The A and B adapters each comprised 44 bp double-stranded oligodeoxyribonucleotides were ligated to the polished ends of the DNA fragments. To preserve the sequence in the following bisulfite modification step, we used adapters that contain 5-methyl-C instead of C. The 5′ modification of the B adapter with a biotin tag remains unaltered. After adapter ligation, samples were purified using MinElute columns (Qiagen).
The two nicks at the 3′-junctions were repaired by the strand-displacement activity of Bst DNA polymerase. For preservation of methylated cytosines in the adapter sequence, the reaction was performed in the presence of 5-methyl-dCTP instead of dCTP. Single-stranded AB adapted library fragments were isolated as described in the manufacturer's protocol. DNA yield varied from100 pg to 5 ng.
Bisulfite modification and massively parallel pyrosequencing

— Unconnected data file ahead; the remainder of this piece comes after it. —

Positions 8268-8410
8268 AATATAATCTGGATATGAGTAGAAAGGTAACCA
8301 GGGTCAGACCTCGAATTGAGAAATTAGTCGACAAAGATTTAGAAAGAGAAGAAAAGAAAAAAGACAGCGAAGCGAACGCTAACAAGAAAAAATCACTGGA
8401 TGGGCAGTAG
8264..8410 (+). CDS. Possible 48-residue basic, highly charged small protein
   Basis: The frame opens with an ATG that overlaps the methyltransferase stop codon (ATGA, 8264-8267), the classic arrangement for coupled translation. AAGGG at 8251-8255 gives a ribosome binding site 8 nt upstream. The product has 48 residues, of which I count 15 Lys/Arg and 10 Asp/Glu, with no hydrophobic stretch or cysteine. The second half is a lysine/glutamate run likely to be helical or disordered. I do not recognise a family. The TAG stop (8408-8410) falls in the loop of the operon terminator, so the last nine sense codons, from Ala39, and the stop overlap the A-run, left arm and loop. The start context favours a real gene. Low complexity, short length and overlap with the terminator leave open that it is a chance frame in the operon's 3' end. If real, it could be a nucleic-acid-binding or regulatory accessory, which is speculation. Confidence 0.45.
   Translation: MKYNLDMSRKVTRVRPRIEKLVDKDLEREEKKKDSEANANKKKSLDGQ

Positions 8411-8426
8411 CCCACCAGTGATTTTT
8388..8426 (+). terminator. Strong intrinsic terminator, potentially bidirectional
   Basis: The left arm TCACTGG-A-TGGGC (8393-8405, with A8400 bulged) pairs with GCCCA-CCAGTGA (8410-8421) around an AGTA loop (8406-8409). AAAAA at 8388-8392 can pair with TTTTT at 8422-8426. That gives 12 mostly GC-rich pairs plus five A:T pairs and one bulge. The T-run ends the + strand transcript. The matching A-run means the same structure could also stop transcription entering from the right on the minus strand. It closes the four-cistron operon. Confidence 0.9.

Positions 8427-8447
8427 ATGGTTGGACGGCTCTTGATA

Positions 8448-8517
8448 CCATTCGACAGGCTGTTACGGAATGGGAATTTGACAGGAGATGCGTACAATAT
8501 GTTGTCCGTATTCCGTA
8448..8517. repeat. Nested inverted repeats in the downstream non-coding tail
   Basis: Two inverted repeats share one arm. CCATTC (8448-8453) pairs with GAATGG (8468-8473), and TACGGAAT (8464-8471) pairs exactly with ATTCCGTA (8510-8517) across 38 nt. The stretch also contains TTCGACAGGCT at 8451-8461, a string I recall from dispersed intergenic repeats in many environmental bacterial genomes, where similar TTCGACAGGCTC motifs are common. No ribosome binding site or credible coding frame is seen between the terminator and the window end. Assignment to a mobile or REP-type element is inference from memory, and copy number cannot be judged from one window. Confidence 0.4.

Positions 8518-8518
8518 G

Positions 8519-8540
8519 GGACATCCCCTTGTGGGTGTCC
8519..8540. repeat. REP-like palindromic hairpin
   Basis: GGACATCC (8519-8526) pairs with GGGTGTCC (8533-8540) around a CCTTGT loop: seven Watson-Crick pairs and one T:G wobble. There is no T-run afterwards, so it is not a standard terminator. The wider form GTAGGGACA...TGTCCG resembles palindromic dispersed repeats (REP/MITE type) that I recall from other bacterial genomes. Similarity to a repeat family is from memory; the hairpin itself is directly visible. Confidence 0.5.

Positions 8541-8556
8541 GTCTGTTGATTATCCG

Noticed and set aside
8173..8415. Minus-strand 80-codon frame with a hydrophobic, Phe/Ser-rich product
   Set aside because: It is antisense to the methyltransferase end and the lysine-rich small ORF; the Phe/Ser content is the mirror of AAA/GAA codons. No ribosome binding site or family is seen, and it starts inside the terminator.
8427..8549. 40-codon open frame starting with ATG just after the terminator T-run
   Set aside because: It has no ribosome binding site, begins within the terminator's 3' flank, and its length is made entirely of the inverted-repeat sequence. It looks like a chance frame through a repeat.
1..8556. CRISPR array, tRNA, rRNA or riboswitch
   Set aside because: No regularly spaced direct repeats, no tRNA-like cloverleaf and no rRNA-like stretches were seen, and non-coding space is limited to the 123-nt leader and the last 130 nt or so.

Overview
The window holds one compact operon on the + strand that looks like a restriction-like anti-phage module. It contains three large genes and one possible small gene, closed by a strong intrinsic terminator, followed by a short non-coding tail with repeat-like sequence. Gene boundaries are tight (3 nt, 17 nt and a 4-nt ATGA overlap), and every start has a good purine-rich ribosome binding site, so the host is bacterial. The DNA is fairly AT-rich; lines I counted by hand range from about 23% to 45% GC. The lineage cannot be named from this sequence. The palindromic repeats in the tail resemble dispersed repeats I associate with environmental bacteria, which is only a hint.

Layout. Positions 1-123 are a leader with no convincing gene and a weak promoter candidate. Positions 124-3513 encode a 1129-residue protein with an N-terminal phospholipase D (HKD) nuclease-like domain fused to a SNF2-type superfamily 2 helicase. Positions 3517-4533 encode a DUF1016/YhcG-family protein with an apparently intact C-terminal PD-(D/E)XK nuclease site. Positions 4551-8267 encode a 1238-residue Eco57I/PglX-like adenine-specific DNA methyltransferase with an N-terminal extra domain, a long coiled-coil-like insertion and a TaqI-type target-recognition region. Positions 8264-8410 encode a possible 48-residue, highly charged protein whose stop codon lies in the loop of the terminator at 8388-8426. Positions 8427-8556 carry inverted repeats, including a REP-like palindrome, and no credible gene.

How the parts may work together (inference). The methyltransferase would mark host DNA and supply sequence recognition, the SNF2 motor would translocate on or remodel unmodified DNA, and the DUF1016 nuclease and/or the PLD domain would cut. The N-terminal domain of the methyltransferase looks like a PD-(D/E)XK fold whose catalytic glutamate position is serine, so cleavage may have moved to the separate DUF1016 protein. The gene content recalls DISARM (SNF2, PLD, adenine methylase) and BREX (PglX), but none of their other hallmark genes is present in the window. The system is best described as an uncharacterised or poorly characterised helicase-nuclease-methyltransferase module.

Single-stranded DNA fragments were subjected to bisulfite modification as described elsewhere (21,22) and finally resuspended in 10 µl of water. PCR amplification of 2 µl bisulfite-converted library was performed in a total reaction volume of 25 µl using GoTaq Green master Mix (Promega) and 200 nm of each of the primers GSFLXA and GSFLXB. The primers GSFLXA and GSFLXB both have a length of 20 nt and bind to the 5′ part of the adapters A and B, respectively (11). After initial denaturation at 95°C for 2 min, 20 cycles were carried out with denaturation at 95°C for 30 s annealing at 62°C for 30 s and extension at 72°C for 1 min, followed by a final extension at 72°C for 5 min. To remove unspecific reaction products, gel purification of PCR products was performed as described above, however, DNA fragments in the size of 440–900 bp were recovered. The DNA was quantified using the Agilent 2100 BioAnalyzer on a RNA 6000 Pico LabChip.